Election ’08: The candidates’ e-mail errors

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B-to-b marketers aren’t the only ones who make mistakes with their e-mail efforts. We spoke to Jordan Ayan, CEO of e-mail service provider SubscriberMail, about the e-mail marketing mistakes that both major party presidential candidates this year are making—and what you can learn from them.

1) The mistake: Signup snafus.
“Both candidates’ Web sites have issues with signup,” Ayan said. “Obama takes you to a landing page where you can make a donation. If you don’t make a donation, you’re stuck on the page. McCain’s signup has a lot of things you can do, but so many that it’s easy to get lost.”

Your lesson: E-mail signup links should be prominent and included on every page of your Web site—not just the home page—because many of your prospects are probably coming in via search. Once visitors sign up, they should be taken to a landing page that shows a sample of what they’ll get as a subscriber as well as significant company links, contact information and a clear opt-out link, Ayan said.

2) The mistake: No virtual welcome mat.
If you sign up for either McCain’s or Obama’s list, you may end up waiting several days before you hear from either candidate, Ayan said.

Your lesson: As soon as someone enters his or her e-mail address into your form, take advantage of that opportunity. You should send a message within minutes of the initial signup with a description of what recipients can expect, how they can white list your e-mails and something of added value to thank them for signing up.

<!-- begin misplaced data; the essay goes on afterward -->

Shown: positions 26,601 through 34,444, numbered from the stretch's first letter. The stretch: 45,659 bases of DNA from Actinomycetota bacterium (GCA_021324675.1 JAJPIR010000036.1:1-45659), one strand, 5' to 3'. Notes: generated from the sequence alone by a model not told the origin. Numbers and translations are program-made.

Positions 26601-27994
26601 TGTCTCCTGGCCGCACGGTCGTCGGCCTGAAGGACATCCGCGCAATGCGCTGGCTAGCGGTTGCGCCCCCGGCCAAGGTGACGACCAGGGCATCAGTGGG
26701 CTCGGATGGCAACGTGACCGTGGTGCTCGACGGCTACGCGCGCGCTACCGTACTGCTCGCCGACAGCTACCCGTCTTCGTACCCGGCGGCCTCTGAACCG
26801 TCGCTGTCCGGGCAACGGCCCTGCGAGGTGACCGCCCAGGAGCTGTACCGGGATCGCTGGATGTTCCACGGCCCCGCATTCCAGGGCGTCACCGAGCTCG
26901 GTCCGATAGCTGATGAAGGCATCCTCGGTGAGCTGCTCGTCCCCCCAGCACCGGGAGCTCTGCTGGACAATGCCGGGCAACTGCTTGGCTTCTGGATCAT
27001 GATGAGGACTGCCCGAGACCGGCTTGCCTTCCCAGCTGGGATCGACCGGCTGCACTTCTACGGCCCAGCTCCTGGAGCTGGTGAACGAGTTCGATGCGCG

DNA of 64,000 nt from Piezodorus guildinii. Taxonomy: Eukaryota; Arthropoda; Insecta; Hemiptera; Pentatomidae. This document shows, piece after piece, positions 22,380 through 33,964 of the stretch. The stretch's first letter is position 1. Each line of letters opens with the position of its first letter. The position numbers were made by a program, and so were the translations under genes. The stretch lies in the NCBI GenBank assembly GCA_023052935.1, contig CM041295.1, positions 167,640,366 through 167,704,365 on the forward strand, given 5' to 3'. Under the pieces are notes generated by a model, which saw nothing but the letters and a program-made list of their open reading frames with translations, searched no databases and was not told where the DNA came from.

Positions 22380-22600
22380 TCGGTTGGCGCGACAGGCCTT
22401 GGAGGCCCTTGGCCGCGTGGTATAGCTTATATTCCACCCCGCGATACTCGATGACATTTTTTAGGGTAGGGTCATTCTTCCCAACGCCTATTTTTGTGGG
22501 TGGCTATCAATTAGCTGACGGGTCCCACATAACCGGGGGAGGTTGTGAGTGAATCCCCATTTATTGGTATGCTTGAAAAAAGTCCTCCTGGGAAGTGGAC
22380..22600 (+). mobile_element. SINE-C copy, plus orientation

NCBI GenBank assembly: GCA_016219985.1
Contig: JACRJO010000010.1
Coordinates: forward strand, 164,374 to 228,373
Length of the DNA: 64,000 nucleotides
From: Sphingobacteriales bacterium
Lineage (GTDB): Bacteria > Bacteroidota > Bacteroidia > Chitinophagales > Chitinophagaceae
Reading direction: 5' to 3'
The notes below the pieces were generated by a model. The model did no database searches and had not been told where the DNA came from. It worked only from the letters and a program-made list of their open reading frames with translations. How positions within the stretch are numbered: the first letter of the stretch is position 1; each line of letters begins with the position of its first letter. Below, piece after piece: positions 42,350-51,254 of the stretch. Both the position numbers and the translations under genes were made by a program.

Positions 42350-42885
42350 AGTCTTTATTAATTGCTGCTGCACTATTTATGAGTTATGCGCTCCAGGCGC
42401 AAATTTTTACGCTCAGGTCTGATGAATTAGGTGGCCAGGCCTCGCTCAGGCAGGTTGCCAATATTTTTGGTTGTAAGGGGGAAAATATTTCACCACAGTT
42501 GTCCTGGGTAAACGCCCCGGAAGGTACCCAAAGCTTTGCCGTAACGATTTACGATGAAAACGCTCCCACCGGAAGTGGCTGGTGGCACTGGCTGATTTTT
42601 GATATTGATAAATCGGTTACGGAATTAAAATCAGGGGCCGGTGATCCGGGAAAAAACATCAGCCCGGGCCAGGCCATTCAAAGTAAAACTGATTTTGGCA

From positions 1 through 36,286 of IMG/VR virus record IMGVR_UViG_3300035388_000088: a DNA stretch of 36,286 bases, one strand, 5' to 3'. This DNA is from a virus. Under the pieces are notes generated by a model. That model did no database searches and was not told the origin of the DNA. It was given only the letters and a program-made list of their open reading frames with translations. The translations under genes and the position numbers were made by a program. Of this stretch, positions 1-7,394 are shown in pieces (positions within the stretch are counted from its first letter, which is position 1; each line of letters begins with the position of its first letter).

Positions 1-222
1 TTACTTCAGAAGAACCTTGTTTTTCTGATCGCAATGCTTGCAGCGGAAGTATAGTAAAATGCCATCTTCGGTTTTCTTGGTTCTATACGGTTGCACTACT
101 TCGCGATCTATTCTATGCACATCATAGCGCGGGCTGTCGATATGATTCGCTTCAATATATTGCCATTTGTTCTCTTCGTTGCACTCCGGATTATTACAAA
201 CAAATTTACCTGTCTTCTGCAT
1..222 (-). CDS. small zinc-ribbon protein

“You want to give someone a good feeling for signing up for your list,” he said. “[Offer] a white paper, a free sample, a free download. It should be something that is not offered elsewhere on your Web site—a lagniappe, which is a New Orleans French word for a little something extra.”

3) The mistake: Irrelevant messages.
The candidates’ marketing gurus might think they are doing something right by collecting only a small amount of data at signup, but they actually aren’t doing enough, Ayan said. This means they can’t do any personalization, and messages are too generic. “Candidates are dealing with issues that could create a lot of relevance in e-mail messages, but both are just blasting messages out to people,” he said.

Your lesson: Make sure you’re not sending out e-mails just because they are on the schedule. Messages should contain information that recipients can use as well as a clear call to action.

4) The mistake: Jump-through-hoops unsubscribes.
“If you go to the Democratic site, the site is actually doing something illegal in the eyes of CAN-Spam,” Ayan said. “If you want to unsubscribe, you are taken to a page that asks you to confirm your unsubscription by entering a four-digit code.”

Your lesson: Aside from legalities—CAN-Spam compliance requires a one-click unsubscribe—you’re doing your brand and your company a disservice by keeping customers and prospects hostages on your list, Ayan said. “You want to make it as easy as possible for people to get off your list because that’s what’s going to keep your list intact.”

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